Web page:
In England and Wales, the proportion of the married population who got divorced last year was down 7%, at the lowest level since 1984. That is not because couples found renewed commitment, but because those who were less committed were less likely to get married in the first place. Conversely, if people are pushed into getting hitched by the promise of extra cash, it is probable that more of those marriages will fail.
When the Austrian government introduced a £300 marriage grant in 1972, the divorce rate soared. The cash incentive was withdrawn a decade later. The conclusion would seem to be that you can bribe someone to the altar but you cannot buy commitment.
The so-called "tools of government" used to change behaviour come in three forms: carrots, sticks and sermons. All politicians use these tools to a greater or lesser degree. The Conservatives, anxious to encourage the development of "big society" rather than the "big state", are looking to plant carrots and preach sermons. That is why the shadow cabinet was encouraged to read Nudge a couple of years ago, a book looking at ways of changing behaviour without the need for new laws. However, trying to adjust social norms so that people live their lives more responsibly is "social engineering" by any other name.
Nevertheless, when it comes to welfare reform and anti-social behaviour, the Conservatives opt for "sticks" - just as Labour has done.
New research by academics at Nottingham Trent University examines the government's recent attempts at "piecemeal social engineering".
"Making People More Responsible: The Blair Government's Programme for Changing Citizens' Behaviour" pulls apart a long list of policies:
"[W]elfare to work, health promotion campaigns, a ban on smoking in public places, measures to combat antisocial behaviour and enforce school discipline, home-school contracts, community cohesion and neighbourhood renewal programmes, measures to encourage car sharing and use of public transport, and others to promote domestic waste recycling".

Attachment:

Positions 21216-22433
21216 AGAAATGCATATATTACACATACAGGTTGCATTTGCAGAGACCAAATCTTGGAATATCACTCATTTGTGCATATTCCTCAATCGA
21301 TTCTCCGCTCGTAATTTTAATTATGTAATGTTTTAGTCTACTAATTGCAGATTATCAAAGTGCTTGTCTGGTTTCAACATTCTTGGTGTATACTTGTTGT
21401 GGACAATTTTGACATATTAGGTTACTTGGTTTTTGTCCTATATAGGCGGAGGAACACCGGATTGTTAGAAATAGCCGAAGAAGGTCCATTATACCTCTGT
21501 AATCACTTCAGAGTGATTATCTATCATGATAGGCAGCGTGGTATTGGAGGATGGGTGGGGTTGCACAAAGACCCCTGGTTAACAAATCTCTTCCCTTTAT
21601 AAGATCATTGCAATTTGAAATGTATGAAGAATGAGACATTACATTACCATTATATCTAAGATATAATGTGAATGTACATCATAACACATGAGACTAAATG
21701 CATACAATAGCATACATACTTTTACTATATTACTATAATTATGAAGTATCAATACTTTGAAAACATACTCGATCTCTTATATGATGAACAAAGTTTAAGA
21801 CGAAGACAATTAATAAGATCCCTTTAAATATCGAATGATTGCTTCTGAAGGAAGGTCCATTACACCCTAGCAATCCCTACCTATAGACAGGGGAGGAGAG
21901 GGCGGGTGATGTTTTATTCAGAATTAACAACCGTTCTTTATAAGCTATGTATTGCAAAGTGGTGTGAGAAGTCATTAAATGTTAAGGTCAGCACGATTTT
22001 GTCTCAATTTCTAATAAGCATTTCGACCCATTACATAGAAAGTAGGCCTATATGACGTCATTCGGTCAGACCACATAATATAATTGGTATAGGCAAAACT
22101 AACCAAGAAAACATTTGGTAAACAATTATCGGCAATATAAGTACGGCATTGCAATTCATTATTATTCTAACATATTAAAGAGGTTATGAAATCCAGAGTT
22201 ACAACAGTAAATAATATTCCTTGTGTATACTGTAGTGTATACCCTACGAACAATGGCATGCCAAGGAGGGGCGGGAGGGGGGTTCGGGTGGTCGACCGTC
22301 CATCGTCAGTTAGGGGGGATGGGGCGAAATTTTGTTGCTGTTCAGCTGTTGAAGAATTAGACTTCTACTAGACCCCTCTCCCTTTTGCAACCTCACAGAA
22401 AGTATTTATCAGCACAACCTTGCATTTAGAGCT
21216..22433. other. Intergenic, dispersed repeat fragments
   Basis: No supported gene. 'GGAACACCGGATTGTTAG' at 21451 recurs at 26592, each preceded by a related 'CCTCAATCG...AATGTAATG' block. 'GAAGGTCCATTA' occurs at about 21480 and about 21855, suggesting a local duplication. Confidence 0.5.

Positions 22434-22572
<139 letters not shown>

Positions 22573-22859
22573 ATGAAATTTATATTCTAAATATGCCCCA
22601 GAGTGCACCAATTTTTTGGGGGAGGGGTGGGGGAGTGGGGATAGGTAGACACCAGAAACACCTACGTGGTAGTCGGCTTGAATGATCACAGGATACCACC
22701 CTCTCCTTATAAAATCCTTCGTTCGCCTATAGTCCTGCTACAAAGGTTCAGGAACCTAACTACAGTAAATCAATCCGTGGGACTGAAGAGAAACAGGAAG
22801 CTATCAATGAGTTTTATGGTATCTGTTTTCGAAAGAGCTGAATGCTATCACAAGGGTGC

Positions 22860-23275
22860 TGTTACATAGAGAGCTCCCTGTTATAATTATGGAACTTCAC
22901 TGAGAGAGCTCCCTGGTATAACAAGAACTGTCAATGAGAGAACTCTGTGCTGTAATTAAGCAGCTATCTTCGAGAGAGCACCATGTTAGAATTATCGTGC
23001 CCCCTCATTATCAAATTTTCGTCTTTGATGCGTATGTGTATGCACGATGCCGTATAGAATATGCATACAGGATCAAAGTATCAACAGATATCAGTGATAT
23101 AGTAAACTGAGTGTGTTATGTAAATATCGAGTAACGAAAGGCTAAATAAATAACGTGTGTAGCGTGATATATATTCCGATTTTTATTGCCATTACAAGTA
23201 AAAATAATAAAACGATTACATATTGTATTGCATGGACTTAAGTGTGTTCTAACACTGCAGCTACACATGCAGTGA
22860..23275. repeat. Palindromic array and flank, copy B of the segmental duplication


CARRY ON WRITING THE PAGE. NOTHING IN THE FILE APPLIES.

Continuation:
The research team defined 10 types of policy instruments to achieve behavioural change:
(1) Regulation - prohibition
(2) Regulation - administrative restriction
(3) Regulation - administrative conditionality
(4) Incentive - fiscally induced price increase
(5) Incentive - fiscally induced price reduction
(6) Practical support, counselling, in-kind resources
(7) Information - campaign to dissuade from a wanted good
(8) Information - campaign to persuade to use an unwanted good
(9) Manipulating environment - restricting opportunities for certain behaviours (will use tools of regulation, incentive, information, etc.)
(10) Manipulating environment - increasing opportunities for certain behaviours (will use tools of regulation, incentive, information, etc.)
The first three, the regulatory approaches, are described as "strong tools" and the research concludes that "those departments principally targeting people who have low incomes and/or are poor exhibit much higher strong tool ratios (0.23 compared to 0.11, which is significant at the 0.05 level)".
Perhaps politicians think the middle classes are more responsive to argument and bribery, while those in the most deprived households need a regulatory boot to get them to mend their ways. Or maybe they calculate that the poor are less likely to vote.